No sick pay for a fifth of workers self-isolating
A fifth of workers forced to self-isolate because of coronavirus but unable to work from home did not receive any sick pay or wages during that time, according to a survey conducted for the TUC in November. A similar number of workers in the same situation had to fall back on their savings, while one in 10 said they struggled to cover their bills or had to go into debt.
The TUC has warned that not paying sick pay risked undermining the effectiveness of the track and trace system and the coronavirus restrictions, noting that low earners were more likely than middle and higher earners to have to self-isolate without being able to work from home. Even those eligible for statutory sick pay (SSP) could face hardship if this was not topped up by their employers, the union said.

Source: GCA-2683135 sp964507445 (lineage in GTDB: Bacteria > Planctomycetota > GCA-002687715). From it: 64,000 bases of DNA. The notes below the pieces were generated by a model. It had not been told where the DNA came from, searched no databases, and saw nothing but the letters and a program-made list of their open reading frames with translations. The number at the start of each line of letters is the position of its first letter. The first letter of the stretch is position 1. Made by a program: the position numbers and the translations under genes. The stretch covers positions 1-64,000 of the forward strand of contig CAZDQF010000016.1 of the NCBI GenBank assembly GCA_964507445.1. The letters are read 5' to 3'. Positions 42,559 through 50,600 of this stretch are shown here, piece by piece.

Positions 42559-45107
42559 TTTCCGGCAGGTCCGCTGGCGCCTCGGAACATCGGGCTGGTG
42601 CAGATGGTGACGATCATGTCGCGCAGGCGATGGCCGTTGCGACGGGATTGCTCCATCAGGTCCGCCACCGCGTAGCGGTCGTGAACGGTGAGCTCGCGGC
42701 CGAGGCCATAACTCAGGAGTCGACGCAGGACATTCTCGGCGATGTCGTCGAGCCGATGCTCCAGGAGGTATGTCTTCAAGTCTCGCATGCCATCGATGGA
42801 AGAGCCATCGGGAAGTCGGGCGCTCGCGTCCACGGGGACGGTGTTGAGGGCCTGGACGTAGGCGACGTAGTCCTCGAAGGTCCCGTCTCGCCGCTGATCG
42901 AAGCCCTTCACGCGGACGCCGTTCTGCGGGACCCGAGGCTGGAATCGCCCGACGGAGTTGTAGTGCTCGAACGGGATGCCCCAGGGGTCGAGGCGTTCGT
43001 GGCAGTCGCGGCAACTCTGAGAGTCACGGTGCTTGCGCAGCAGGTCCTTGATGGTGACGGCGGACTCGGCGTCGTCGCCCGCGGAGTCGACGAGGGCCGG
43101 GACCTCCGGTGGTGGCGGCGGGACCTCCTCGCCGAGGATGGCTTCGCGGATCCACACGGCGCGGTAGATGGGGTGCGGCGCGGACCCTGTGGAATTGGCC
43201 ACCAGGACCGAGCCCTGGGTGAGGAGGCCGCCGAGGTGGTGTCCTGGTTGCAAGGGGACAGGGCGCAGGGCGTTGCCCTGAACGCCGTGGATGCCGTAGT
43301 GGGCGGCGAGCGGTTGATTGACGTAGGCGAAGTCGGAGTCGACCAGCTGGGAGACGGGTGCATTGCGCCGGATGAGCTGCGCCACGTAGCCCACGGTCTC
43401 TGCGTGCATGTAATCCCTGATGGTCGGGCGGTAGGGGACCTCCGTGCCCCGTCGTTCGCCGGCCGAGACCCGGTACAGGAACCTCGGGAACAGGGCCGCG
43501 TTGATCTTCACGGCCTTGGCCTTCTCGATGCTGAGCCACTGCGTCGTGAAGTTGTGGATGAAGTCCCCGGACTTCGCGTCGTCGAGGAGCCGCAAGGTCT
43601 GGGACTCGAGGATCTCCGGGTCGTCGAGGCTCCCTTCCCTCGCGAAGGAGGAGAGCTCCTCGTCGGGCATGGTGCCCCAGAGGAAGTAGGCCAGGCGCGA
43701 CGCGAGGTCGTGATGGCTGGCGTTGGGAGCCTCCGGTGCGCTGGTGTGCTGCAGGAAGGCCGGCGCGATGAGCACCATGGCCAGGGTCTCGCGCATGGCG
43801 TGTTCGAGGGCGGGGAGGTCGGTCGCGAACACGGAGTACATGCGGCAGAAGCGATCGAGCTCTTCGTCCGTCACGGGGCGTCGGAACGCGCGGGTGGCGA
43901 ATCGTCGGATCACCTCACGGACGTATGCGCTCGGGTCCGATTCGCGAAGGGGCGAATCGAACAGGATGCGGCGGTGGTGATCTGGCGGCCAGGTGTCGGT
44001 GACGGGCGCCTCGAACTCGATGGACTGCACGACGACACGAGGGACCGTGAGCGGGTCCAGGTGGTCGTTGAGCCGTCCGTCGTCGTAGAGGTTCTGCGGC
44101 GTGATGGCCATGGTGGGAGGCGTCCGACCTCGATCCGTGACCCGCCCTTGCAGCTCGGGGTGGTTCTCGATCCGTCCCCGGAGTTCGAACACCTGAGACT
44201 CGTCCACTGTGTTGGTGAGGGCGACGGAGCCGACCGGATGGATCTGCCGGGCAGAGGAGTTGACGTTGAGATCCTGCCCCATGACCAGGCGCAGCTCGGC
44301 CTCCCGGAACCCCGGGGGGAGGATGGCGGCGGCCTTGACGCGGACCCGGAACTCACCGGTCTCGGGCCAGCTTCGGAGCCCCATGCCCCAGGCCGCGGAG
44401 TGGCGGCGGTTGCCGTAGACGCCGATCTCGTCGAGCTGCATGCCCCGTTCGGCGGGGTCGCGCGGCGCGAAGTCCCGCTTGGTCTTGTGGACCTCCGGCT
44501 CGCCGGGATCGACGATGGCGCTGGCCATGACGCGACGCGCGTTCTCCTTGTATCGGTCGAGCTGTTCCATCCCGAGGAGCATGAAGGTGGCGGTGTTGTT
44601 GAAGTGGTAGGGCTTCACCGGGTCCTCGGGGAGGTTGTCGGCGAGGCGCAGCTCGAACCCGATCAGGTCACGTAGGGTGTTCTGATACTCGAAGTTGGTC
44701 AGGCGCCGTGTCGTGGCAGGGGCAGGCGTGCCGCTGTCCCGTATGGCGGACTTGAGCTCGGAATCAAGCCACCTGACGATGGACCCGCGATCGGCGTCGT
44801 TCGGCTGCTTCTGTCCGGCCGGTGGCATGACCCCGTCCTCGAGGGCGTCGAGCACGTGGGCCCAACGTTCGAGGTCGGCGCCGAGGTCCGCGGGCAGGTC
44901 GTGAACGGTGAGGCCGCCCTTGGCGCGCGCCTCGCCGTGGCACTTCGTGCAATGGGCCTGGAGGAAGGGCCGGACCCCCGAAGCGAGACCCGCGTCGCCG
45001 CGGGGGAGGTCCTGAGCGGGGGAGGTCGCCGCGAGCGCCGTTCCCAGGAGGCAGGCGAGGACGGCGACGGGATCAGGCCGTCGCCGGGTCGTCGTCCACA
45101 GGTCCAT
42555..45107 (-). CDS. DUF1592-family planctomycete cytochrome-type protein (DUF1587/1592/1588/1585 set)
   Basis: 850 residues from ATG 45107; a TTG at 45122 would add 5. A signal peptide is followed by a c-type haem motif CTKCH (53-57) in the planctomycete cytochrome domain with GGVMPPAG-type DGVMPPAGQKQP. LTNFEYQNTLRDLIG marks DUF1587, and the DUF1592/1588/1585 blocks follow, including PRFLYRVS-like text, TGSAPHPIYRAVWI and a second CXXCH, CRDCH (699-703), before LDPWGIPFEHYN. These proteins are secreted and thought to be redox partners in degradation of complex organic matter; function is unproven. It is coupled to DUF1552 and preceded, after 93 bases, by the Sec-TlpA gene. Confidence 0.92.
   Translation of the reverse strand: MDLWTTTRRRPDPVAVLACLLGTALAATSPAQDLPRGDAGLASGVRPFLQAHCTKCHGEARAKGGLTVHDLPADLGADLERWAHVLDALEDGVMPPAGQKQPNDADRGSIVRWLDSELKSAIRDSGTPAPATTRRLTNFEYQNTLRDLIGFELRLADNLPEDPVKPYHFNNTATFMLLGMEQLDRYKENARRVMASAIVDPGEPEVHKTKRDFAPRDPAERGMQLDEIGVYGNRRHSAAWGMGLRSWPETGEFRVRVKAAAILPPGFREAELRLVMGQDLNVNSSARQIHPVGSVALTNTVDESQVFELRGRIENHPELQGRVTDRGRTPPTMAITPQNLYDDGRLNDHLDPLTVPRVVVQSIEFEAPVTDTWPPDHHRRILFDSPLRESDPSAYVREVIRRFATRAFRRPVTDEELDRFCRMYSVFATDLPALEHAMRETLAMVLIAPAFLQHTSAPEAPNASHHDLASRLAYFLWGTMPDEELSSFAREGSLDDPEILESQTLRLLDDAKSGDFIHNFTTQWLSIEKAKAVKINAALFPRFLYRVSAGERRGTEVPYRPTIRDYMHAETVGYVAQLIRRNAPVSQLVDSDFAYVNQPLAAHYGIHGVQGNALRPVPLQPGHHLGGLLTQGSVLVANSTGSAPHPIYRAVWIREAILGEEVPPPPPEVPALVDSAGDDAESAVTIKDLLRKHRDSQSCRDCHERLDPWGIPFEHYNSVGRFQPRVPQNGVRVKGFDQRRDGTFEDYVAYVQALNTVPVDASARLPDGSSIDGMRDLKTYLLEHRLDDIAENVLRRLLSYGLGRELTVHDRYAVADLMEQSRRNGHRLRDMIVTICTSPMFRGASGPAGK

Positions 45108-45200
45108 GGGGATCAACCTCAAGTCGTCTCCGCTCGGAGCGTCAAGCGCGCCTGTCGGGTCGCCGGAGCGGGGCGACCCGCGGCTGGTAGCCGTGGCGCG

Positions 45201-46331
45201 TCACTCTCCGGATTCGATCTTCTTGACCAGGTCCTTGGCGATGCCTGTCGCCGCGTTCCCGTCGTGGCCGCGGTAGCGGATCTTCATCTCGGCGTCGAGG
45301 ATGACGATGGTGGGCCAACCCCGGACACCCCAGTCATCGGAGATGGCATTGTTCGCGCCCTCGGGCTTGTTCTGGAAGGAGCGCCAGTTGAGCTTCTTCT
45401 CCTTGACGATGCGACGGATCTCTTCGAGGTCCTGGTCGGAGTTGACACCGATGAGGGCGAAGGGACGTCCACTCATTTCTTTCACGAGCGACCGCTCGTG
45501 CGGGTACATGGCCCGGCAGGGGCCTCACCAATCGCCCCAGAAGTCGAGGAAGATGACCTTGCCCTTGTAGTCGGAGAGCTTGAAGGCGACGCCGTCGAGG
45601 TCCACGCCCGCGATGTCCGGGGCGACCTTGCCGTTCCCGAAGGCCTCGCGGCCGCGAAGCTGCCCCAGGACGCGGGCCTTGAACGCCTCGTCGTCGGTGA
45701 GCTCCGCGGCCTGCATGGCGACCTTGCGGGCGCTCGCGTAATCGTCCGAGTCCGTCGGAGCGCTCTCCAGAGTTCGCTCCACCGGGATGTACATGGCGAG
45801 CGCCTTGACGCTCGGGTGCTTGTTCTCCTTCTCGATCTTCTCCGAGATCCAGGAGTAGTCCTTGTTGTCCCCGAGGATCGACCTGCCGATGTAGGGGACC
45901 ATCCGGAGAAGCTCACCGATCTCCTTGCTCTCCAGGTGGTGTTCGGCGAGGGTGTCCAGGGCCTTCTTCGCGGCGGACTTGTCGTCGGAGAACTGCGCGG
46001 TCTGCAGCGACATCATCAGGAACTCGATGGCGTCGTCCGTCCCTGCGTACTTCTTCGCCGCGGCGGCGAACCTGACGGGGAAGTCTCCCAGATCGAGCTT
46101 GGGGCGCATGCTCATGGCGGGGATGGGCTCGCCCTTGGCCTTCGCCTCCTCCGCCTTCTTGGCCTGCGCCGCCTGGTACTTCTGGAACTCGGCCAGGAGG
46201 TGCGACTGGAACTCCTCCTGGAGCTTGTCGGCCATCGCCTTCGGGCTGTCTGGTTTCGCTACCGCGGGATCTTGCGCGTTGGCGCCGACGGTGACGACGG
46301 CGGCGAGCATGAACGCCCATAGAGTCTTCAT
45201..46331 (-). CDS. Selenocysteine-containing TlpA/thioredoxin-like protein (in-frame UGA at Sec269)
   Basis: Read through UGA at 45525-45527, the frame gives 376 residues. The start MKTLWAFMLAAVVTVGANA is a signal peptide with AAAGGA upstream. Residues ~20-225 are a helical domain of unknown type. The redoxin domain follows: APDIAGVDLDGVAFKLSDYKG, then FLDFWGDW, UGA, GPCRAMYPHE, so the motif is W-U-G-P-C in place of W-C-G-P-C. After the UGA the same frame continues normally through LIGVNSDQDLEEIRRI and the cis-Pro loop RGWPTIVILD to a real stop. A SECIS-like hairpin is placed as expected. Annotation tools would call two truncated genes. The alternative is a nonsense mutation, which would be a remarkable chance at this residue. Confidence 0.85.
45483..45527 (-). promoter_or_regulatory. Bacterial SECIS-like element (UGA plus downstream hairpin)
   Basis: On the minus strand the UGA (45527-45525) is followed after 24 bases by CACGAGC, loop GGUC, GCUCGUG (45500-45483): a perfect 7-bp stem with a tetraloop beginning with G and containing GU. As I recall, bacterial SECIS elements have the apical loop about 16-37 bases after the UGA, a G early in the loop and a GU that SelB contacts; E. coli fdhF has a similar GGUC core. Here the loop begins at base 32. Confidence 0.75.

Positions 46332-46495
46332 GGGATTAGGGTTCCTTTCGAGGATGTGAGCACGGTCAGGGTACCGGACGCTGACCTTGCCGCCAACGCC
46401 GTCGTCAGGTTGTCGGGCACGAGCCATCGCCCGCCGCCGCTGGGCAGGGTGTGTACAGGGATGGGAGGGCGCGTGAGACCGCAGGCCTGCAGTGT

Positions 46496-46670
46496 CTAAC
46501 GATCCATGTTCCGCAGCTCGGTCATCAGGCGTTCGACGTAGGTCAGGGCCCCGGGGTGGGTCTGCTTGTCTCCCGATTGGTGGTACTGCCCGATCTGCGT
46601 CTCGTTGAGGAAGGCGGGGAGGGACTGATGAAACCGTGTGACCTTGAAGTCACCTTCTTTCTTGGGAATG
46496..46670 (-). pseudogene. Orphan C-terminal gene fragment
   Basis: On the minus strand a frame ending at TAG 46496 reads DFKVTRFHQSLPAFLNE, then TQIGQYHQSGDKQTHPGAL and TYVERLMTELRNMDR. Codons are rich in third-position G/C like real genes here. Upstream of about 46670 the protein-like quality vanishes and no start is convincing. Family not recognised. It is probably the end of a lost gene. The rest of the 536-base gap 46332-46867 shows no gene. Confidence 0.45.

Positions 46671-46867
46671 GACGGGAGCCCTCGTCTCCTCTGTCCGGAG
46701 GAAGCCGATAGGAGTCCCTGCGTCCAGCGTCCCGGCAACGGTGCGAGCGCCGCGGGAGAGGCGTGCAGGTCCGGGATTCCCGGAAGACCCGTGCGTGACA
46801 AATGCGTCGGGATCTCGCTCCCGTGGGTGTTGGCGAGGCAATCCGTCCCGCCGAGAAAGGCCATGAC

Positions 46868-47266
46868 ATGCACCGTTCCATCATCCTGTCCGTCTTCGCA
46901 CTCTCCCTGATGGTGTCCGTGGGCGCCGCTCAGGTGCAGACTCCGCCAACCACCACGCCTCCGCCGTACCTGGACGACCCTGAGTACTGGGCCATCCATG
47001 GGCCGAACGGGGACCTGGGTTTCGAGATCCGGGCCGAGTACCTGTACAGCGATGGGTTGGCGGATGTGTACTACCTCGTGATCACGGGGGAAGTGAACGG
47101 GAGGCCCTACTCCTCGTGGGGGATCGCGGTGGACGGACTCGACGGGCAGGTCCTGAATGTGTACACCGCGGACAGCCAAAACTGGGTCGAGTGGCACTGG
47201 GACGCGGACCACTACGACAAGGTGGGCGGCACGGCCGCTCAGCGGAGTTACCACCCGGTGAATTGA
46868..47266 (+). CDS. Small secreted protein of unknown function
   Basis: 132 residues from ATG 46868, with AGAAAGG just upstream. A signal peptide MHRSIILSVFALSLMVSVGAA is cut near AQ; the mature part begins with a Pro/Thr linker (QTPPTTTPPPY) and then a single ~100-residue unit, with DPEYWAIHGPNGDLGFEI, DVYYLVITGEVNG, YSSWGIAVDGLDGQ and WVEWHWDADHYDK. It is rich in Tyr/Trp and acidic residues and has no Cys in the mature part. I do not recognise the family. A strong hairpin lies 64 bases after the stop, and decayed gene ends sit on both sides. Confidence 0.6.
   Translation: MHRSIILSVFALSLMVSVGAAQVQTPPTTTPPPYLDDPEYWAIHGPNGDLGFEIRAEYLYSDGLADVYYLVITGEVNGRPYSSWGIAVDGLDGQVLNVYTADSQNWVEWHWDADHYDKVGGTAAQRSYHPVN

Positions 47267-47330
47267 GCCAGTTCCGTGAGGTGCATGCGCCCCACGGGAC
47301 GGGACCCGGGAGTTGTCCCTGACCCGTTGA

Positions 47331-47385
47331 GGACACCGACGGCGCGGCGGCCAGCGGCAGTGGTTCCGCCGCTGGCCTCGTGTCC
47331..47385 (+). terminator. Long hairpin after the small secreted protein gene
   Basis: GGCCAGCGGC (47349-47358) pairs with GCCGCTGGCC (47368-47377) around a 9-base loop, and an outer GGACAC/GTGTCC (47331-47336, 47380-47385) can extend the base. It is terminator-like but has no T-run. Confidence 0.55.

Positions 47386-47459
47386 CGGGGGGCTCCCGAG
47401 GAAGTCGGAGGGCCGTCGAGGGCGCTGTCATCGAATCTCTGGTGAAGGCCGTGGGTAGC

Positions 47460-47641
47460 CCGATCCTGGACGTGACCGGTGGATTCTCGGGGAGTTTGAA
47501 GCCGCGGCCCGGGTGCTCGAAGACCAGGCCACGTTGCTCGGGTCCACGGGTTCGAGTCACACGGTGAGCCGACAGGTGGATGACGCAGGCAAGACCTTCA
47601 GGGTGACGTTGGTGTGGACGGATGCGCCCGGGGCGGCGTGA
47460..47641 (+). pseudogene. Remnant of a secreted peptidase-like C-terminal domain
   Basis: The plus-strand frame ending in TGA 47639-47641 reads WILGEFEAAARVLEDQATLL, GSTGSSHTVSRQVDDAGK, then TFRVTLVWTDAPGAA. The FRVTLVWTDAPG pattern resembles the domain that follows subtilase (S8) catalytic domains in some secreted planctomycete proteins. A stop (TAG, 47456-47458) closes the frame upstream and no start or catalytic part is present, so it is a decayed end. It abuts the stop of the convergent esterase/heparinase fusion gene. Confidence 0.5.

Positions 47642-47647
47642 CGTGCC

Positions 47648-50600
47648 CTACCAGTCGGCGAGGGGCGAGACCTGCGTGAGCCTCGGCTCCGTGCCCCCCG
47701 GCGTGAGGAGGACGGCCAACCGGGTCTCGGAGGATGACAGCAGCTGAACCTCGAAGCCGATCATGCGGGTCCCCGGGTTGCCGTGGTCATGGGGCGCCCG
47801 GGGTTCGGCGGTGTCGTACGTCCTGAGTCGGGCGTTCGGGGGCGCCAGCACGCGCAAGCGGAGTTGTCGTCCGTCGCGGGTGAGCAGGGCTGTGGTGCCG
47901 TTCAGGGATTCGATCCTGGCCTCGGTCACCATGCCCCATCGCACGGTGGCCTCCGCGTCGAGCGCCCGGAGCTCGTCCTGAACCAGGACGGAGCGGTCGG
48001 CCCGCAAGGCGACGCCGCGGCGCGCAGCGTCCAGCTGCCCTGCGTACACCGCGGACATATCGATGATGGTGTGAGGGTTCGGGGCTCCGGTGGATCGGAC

Two-fifths of survey respondents said it was likely they would have to go into debt or miss payments if their income dropped to £96 a week, the current level of statutory sick pay.
Under the current rules, workers need to earn at least £120 per week to be eligible for SSP, meaning the lowest earners and those working part time are more likely to miss out on support. Workers on statutory maternity or paternity pay and the self employed are also currently excluded from SSP. The TUC has called on the Government to increase the rate of SSP to £320 a week – which the TUC described as a ‘real living wage’ – and extend eligibility to all workers.